(I should add that his older siblings have a different father, whom Marcus killed nine months before Nathan was born. This is a chill-inducing setup for obvious reasons, so let me assure you there’s no rape involved. Everything between Nathan’s mother and Marcus was consensual.)

This persistent degradation has had a terrible effect on Nathan’s sense of self. He doesn’t want to be a bad person. He doesn’t want to kill anyone, or even hurt anyone, but nearly everyone around him believes he’s more than capable of committing atrocities. They’re determined to punish him for things he hasn’t even done yet, so his entire life is a high-threat situation and he sometimes snaps under the pressure of it all. Whenever this happens, he’s forced to question whether he really did want it, deep down. Maybe he does have a Black Witch’s violent instincts. Maybe he’s just as bad as the Council thinks he is.

The pressure mounts when it becomes clear he’s a physiological Black Witch, even if his soul is still undecided. His eyes don’t match those of his White siblings, and as he gets closer to his seventeenth birthday he feels the traditional Black call to sleep outdoors and embrace the night. He struggles with the idea that his body can force him into patterns of behavior that don’t fit with his self image.

For a while--ie, until the cage comes into it--he does manage to keep hold with help from his grandmother, his brother, and his youngest sister. (His eldest sister is Council material through and through.) He also tends to mythologize his father, inventing elaborate excuses for Marcus’s absence and his appetite for witch-hearts alike. Young Nathan is convinced his father can’t possibly be as bad as everyone says, and the reader knows a large part of this conviction lies in Nathan’s own desire to be good. If Marcus is actually decent despite what the Council says of him, maybe Nathan can be decent too.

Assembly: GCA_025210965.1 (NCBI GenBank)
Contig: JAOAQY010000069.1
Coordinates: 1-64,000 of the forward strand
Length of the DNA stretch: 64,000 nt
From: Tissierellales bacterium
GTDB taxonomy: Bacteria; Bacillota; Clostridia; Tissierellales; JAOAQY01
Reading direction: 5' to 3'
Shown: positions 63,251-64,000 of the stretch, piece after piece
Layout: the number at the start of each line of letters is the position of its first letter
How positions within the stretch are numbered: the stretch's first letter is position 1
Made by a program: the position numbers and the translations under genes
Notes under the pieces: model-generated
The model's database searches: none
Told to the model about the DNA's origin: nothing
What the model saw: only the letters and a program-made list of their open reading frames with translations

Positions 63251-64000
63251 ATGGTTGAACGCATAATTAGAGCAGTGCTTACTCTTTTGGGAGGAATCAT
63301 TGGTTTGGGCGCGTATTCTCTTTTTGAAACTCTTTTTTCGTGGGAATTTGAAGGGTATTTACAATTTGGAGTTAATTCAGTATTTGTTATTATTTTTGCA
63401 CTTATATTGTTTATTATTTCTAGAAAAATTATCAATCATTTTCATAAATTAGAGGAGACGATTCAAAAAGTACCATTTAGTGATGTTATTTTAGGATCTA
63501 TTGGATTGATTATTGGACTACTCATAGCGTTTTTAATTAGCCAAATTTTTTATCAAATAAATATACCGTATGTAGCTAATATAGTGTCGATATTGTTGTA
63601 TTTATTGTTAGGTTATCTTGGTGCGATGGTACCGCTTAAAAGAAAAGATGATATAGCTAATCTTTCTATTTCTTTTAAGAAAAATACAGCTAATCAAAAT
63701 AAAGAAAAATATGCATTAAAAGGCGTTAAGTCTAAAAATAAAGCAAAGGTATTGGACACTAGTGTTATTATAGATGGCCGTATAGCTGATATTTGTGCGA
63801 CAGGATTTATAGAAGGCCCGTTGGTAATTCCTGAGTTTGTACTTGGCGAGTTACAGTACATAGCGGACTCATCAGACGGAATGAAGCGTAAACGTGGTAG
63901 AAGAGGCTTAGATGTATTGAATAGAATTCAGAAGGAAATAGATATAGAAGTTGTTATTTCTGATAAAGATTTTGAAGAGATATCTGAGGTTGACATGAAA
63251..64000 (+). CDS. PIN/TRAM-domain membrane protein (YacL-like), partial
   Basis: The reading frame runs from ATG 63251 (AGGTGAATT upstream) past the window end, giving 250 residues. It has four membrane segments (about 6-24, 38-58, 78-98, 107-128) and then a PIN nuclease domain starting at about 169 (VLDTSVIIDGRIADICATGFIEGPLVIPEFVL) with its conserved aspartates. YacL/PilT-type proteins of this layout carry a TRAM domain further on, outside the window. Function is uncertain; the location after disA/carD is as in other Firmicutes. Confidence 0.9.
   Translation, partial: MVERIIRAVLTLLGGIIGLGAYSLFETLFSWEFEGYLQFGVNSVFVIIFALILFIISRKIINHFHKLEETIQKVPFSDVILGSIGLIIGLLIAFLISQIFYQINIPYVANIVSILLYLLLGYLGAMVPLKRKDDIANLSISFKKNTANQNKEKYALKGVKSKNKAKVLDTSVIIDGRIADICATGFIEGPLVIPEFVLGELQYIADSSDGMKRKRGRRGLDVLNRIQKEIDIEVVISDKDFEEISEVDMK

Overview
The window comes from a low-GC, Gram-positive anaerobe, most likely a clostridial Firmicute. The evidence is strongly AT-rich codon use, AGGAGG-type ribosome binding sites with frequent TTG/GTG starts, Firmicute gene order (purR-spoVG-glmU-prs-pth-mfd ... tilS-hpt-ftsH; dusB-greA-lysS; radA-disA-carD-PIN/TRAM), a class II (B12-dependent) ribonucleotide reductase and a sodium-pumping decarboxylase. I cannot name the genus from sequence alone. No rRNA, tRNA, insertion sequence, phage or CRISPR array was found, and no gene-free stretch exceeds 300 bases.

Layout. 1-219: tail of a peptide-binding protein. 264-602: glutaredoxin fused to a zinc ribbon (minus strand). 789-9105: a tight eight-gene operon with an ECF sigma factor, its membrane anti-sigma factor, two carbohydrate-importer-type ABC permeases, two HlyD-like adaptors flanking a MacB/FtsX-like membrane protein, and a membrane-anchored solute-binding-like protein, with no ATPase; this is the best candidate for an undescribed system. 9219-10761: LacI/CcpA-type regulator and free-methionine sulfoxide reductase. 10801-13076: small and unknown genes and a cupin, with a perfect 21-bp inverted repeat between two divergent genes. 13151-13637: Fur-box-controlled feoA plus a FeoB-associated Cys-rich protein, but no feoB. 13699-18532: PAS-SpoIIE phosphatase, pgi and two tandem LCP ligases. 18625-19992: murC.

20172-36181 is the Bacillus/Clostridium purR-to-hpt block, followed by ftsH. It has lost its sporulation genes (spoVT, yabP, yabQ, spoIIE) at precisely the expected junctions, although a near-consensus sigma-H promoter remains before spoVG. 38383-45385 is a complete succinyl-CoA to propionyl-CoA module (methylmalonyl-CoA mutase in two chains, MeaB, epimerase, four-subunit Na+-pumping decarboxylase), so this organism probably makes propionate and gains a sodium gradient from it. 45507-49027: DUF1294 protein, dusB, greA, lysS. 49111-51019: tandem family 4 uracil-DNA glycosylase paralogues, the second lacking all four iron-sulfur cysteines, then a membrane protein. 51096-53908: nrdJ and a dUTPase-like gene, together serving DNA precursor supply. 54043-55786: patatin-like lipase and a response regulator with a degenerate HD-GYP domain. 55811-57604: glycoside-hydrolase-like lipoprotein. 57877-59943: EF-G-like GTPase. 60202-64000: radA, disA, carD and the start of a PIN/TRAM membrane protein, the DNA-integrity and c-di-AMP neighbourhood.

These continual attempts to justify his life render Nathan a somewhat unreliable narrator. He wants things so desperately, and expends so much energy talking himself into certain interpretations of the truth, that the reader has to question whether she can actually trust everything he says. How much of Nathan’s account is true, and how much is what he wants to be true because he'll feel better about his crap life if he stares at it through this particular filter?

Then again, y’all know I’m a suspicious reader who never entirely trusts first person narrators because fiction is more fun if you wonder what they’re hiding from you. I’m not sure whether Green actually intends us to question Nathan’s account, beyond his speculation as to Marcus’s true nature, and as the first book wore on I grew far less inclined to do so. I felt for Nathan, and I became so involved with his inner life that I stopped interrogating the text with my usual vigor. I was quite happy to take his account if not at face value then certainly as the possibly biased story of a complex, interesting person who is simply trying to make sense of his own life.

When he glosses over something or ignores an obvious warning sign, it’s not because he’s trying to pull one over on the reader. He’s deceiving himself because that’s the only way he can cope.

I love Nathan a lot, and I want so many things on his behalf. He himself wants so much, and the text gives him so little space in which to carve his own life into something he can be happy with. He’s continually forced to act against his preferences. He never wants to kill anyone, least of all Marcus, but everyone who has power over him keeps pushing him into situations where he may have to do just that. He wants acceptance, but very few people outside his immediate family are willing to look past his parentage and consider who he really is. He wants to live someplace nice, someplace simultaneously calm and wild, but he can’t do the work he's forced to do if he shuts himself away like that.